Geekbox’s Ego Maniacal system pays homage to Maximum PC’s Dream Machine—but probably not the one you’re thinking of.
Sure, last year’s Dream Machine featured the same Silverstone TJ11 chassis as the Geekbox Ego Maniacal, but we’re told that the actual inspiration for this custom-built box was 2002’s Dream Machine, which was painted to match a classic BMW 2002 Turbo. Except Geekbox has updated its tribute to the car by nodding its head to the more current special edition BMW M3 in “frozen black.”
Note: This review originally appeared in the February 2013 issue of the magazine.
Build your own small Steam Box PC using Valve's Big Picture Mode
As PC gamers, we’re big fans of Valve Software’s Steam service and can’t imagine life without it. We’ve got a huge library of installed games, all of our friends are on it, and almost every AAA title is released on Steam, making it indispensable. The only “problem” with Steam has been that its interface was designed for sitting 24 inches away, at a monitor, making it incompatible with couch-bound gaming. Valve has rectified this dilemma with its recently launched Big Picture Mode, which slaps a 10-foot interface on top of Steam and makes it easy to control with a gamepad. Since distance and connection issues can get in the way of running your desktop PC on your HDTV screen, we’re going to walk you through a more workable solution. First, we will advise you on selecting a small-but-powerful PC that’s suitable for a living room, then we’ll walk you through selecting appropriate peripherals, and finally we’ll show you how to get it all up and running, ready for Big Picture Mode deployment.
Note: This article appeared in the Holiday 2012 issue of the magazine.
You may not have heard about PC builder Stealth Machines, but apparently that’s the way the company likes it. In fact, the company’s web page proclaims that it’s the “underground computer company of the hardcore gamer.” We’d guess that’s the “stealth” part of the name.
We’re not fans of the LED strips on the power cables, but you might like the colorful addition.
This small gaming PC isn't as wee as our Wee Ass-Kicking Machine, but it kicks more ass
Way back in December 2010, we built an awesome Mini-ITX gaming rig dubbed the Wee Ass-Kicking Machine. It featured a Core i7-870 CPU, a GeForce GTX 460 GPU, 4GB of DDR3, a 1TB hard drive, and a 120GB SSD—all crammed into a Silverstone SG07 chassis not much larger than a shoebox. The total cost? Around $1,600 (at the time).
It’s, uh, been a while since then, though, and I thought it was high time we built another Mini-ITX gaming rig. This one’s not quite as small, but it’s got a lot more oomph. We’re using the BitFenix Prodigy, which has room for a full-size ATX PSU, scads of hard drives, and even a 240mm radiator (if you swing that way), while still being small enough to be lugged around by its convenient carrying handles.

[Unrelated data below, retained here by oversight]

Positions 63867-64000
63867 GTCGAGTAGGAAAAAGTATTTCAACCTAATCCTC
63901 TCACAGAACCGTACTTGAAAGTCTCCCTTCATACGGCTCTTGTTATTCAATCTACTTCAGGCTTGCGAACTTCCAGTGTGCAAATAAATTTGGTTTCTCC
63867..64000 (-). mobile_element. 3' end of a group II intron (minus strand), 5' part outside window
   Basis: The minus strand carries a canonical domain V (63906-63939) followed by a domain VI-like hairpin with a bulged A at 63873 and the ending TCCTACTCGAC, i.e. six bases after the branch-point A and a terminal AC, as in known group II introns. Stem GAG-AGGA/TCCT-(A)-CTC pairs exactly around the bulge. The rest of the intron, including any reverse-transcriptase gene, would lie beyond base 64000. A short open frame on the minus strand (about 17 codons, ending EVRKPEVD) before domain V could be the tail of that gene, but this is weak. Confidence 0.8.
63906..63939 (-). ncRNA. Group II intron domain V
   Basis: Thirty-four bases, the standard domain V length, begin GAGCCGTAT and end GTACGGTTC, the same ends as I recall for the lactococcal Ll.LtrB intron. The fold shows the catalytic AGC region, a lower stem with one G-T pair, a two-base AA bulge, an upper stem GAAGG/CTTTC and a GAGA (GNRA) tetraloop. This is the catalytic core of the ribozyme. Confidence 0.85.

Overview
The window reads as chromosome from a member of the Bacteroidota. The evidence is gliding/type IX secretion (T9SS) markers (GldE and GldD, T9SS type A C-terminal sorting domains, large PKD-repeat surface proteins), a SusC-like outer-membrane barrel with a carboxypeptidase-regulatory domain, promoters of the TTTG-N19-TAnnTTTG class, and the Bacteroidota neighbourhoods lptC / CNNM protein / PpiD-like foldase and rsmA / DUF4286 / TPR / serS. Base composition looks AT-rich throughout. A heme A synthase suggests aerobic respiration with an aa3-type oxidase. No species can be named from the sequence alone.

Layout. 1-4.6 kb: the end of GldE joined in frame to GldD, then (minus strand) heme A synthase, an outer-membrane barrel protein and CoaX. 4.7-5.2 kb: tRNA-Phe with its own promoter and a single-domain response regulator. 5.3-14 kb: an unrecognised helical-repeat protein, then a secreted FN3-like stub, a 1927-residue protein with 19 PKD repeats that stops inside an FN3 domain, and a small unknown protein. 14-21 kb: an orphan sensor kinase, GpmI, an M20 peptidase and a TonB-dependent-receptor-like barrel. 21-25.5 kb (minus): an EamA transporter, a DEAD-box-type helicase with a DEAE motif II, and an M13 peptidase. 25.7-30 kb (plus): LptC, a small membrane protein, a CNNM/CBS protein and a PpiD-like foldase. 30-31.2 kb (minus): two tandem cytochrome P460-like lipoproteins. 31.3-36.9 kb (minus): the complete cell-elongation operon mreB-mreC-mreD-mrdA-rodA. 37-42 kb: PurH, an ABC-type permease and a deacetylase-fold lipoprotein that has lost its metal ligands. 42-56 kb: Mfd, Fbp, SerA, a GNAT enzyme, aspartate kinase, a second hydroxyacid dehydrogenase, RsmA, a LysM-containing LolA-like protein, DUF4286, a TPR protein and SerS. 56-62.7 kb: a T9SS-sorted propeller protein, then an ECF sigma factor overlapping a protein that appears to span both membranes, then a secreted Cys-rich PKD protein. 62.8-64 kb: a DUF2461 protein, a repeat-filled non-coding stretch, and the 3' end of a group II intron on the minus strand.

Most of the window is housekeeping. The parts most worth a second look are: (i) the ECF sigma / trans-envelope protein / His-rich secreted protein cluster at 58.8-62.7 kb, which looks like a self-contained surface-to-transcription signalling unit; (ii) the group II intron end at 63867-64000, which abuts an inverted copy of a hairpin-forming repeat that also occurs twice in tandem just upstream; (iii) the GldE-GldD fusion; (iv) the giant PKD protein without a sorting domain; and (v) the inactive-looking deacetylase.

Having a computer powerful enough to play Battlefield 3 is awesome. But sometimes, power isn’t enough; sometimes, you want to get your frag on and look damn stylish doing it. Enter iBuyPower’s new Chimera 4 line of overclocked gaming desktops; the internals may vary, but they all come housed in the company’s new Chimera Inferno 4 Gaming Case, an eye-catching chassis that features a fiery, flaming profile of a lion or chimera or something.
As Maximum PC senior editor Gordon Mah Ung puts it, building a budget gaming rig for a 30-inch panel is the metaphorical equivalent of slapping a Ferrari engine into a crappy Ford car. If you can afford a display that rings up north of $2,000, then why the heck are you trying to cut corners on the system you’re connecting it to?
I can’t answer that one for you. But what I can tell you is exactly how you can go about getting the best frame rate for your buck without purchasing a PC that’s more expensive than your mega-monitor.
In our world, performance and silence go together about as well as Aliens and Predators. Each one has its appeal, but put them together, and you generally get a turd.
That’s a fact AVADirect has set out to disprove with a PC apparently named by U.S. Army logistics command: Custom Gaming PC, Silent PC, Low-Noise Custom Computer System. Despite its funktastic name, the AVADirect PC doesn’t disappoint and seems capable of creating its own alternate reality where performance commingles harmoniously with peace and quiet
The most sought-after gaming hardware at this year’s E3 was always expected to be of the console variety, with Nintendo set to unveil Wii’s successor and Sony scheduled to divulge more details about its next-gen handheld. While Taiwan-based Shuttle Inc. is unlikely to steal the spotlight from the soon-to-be-unveiled Wii successor or even the PlayStation Vita, as Sony’s upcoming handheld is now called, it is trying its best to make its presence felt at the Electronic Entertainment Expo with its latest gaming PCs. Details after the jump.
Does Asus have a chip on its shoulder? The company showed up swinging at the Computex expo in Taiwan with the official announcement of the PadFone yesterday, and today, it unleashed a torrent of PC-related products upon the drooling crowds. Souped-up notebooks, motherboards, graphics cards, peripherals and full-blown gaming PCs – most sporting the Republic of Gamers brand – were on display as Asus tried to offer a solution for every gamer who ever even thought about playing Crysis.